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Propositional Processes of Attribution (Sometimes) Influence Implicit Attitudes

Schmidt, Kathleen
Thesis/Dissertation; Online
Schmidt, Kathleen
Nosek, Brian A
Mainstream theoretical perspectives disagree on whether propositional processes influence implicit attitude formation and change. This dissertation addresses these opposing views by testing whether propositional knowledge in the form of attributions about the cause of negative or positive events impacts implicit attitudes. Overall, evidence supported the perspective that attributional processes influence implicit attitude formation. In Studies 1 through 4, participants were given the same information with different causal relationships to suggest either internal or external attributions of positive or negative events. In Studies 1, 2a, and 4, suggesting external attributions led to weaker explicit and implicit attitudes than suggesting internal attributions. In some studies, preconditions for testing the effect of attributions were not met: explicit attitudes were not influenced by the attribution manipulation (3 of 4 conditions in Study 4), or the implicit measure was insensitive to the manipulation (Study 3). I also observed mixed evidence regarding the impact of attributional processes on implicit attitude change. Studies 2a, 2b, and 5 measured attitudes before and after attribution manipulations for positive and negative events. Implicit attitudes varied by attribution condition after the manipulation in Study 2a and changed for negative events in Study 5 such that external attributions of negative events decreased implicit negativity. When no implicit preference was created initially (positive scenario conditions in Study 5) or initial preferences were not in the expected direction (Study 2b), external attributions did not change implicit attitudes. Across studies, the manipulations that impacted implicit attitude formation and change were emotionally evocative and conspicuous. Placed in a larger context of implicit attitude theory, this dissertation suggests that propositional processes do influence implicit attitudes under conditions where propositional knowledge drastically changes the meaning of the corresponding associations.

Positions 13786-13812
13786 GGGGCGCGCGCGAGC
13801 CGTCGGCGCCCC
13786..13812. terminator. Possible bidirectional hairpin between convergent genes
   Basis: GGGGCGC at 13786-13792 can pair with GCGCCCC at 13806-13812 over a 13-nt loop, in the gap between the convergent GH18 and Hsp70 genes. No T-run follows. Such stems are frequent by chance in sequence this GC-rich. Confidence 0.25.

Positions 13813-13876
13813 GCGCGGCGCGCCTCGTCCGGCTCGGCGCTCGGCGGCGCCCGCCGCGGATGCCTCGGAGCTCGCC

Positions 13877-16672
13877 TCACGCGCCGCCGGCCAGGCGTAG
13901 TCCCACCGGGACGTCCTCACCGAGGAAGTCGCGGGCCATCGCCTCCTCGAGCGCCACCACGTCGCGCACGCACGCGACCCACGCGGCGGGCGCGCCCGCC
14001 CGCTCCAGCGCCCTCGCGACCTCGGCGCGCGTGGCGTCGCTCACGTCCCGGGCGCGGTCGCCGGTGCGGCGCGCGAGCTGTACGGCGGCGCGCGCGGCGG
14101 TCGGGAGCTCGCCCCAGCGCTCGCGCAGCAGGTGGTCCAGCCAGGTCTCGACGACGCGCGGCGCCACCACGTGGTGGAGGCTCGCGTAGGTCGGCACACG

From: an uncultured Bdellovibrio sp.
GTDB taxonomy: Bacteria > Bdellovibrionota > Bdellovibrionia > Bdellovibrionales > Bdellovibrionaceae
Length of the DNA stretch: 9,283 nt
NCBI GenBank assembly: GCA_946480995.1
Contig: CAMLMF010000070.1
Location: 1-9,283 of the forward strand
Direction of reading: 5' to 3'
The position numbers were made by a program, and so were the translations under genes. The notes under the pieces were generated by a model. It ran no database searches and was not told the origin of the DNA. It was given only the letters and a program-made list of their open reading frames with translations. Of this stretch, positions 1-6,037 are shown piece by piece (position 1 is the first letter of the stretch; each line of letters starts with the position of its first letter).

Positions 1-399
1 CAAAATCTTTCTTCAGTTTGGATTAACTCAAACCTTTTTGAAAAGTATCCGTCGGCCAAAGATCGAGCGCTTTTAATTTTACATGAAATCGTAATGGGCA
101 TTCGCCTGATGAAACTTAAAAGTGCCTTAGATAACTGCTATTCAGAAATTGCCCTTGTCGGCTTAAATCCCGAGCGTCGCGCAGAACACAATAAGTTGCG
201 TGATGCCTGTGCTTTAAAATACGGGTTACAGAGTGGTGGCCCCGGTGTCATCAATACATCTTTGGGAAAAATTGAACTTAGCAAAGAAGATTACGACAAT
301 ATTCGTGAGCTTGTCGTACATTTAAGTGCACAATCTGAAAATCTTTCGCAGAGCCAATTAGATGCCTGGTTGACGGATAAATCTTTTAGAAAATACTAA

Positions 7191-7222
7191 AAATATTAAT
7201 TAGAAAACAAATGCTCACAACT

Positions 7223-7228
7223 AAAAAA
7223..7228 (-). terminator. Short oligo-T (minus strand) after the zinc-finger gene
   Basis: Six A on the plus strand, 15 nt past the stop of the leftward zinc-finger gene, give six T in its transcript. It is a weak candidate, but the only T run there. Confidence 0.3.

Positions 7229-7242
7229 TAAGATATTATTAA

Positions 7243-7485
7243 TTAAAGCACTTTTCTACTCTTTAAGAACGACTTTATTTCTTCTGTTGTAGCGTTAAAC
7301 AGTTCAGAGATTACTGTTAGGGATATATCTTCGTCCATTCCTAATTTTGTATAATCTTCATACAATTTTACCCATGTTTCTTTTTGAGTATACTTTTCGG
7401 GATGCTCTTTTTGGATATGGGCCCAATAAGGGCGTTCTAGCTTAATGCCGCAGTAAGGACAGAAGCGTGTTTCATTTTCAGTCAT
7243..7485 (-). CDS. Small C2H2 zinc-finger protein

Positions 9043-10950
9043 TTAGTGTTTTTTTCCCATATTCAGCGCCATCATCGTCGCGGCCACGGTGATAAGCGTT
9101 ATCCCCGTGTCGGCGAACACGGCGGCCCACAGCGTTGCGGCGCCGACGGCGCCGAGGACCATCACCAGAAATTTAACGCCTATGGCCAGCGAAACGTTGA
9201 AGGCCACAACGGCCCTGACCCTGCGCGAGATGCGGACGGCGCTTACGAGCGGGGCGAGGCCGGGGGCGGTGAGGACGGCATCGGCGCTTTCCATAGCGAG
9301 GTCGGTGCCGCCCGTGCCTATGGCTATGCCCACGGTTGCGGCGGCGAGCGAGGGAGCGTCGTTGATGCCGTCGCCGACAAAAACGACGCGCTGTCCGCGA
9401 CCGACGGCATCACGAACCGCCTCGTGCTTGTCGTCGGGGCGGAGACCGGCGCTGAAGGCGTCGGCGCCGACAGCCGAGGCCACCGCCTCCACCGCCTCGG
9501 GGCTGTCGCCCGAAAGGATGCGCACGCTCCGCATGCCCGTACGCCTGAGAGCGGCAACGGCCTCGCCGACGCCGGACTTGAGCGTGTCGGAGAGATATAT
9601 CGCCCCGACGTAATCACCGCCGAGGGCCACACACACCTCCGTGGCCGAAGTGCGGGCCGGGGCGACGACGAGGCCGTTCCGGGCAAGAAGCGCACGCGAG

University of Virginia, Department of Psychology, PHD (Doctor of Philosophy), 2014
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PHD (Doctor of Philosophy)
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